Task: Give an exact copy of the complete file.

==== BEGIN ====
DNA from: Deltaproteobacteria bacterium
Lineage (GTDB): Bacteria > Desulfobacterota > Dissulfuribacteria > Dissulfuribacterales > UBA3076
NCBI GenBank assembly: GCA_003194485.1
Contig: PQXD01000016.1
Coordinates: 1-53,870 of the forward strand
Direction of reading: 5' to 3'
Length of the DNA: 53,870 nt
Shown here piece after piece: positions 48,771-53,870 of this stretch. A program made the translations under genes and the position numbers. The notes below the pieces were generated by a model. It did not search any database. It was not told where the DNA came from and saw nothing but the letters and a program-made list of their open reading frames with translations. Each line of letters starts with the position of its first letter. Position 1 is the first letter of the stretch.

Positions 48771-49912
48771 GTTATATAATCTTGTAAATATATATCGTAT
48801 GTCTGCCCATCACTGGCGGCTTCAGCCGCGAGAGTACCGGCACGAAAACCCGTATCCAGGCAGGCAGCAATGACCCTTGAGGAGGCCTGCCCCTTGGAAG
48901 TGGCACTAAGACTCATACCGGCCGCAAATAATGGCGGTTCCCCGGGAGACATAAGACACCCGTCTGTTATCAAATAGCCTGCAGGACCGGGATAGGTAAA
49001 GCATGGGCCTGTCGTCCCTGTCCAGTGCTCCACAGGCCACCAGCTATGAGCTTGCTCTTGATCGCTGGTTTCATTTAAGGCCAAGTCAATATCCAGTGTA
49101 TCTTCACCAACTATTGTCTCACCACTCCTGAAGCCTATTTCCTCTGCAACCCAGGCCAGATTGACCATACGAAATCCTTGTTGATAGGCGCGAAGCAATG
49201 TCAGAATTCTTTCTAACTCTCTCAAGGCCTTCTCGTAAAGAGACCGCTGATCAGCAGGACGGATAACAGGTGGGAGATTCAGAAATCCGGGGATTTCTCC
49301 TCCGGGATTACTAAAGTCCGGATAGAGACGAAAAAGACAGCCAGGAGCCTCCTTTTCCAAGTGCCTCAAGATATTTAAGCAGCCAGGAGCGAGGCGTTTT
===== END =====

DNA from: Deltaproteobacteria bacterium
Lineage (GTDB): Bacteria > Desulfobacterota > Dissulfuribacteria > Dissulfuribacterales > UBA3076
NCBI GenBank assembly: GCA_003194485.1
Contig: PQXD01000016.1
Coordinates: 1-53,870 of the forward strand
Direction of reading: 5' to 3'
Length of the DNA: 53,870 nt
Shown here piece after piece: positions 48,771-53,870 of this stretch. A program made the translations under genes and the position numbers. The notes below the pieces were generated by a model. It did not search any database. It was not told where the DNA came from and saw nothing but the letters and a program-made list of their open reading frames with translations. Each line of letters starts with the position of its first letter. Position 1 is the first letter of the stretch.

Positions 48771-49912
48771 GTTATATAATCTTGTAAATATATATCGTAT
48801 GTCTGCCCATCACTGGCGGCTTCAGCCGCGAGAGTACCGGCACGAAAACCCGTATCCAGGCAGGCAGCAATGACCCTTGAGGAGGCCTGCCCCTTGGAAG
48901 TGGCACTAAGACTCATACCGGCCGCAAATAATGGCGGTTCCCCGGGAGACATAAGACACCCGTCTGTTATCAAATAGCCTGCAGGACCGGGATAGGTAAA
49001 GCATGGGCCTGTCGTCCCTGTCCAGTGCTCCACAGGCCACCAGCTATGAGCTTGCTCTTGATCGCTGGTTTCATTTAAGGCCAAGTCAATATCCAGTGTA
49101 TCTTCACCAACTATTGTCTCACCACTCCTGAAGCCTATTTCCTCTGCAACCCAGGCCAGATTGACCATACGAAATCCTTGTTGATAGGCGCGAAGCAATG
49201 TCAGAATTCTTTCTAACTCTCTCAAGGCCTTCTCGTAAAGAGACCGCTGATCAGCAGGACGGATAACAGGTGGGAGATTCAGAAATCCGGGGATTTCTCC
49301 TCCGGGATTACTAAAGTCCGGATAGAGACGAAAAAGACAGCCAGGAGCCTCCTTTTCCAAGTGCCTCAAGATATTTAAGCAGCCAGGAGCGAGGCGTTTT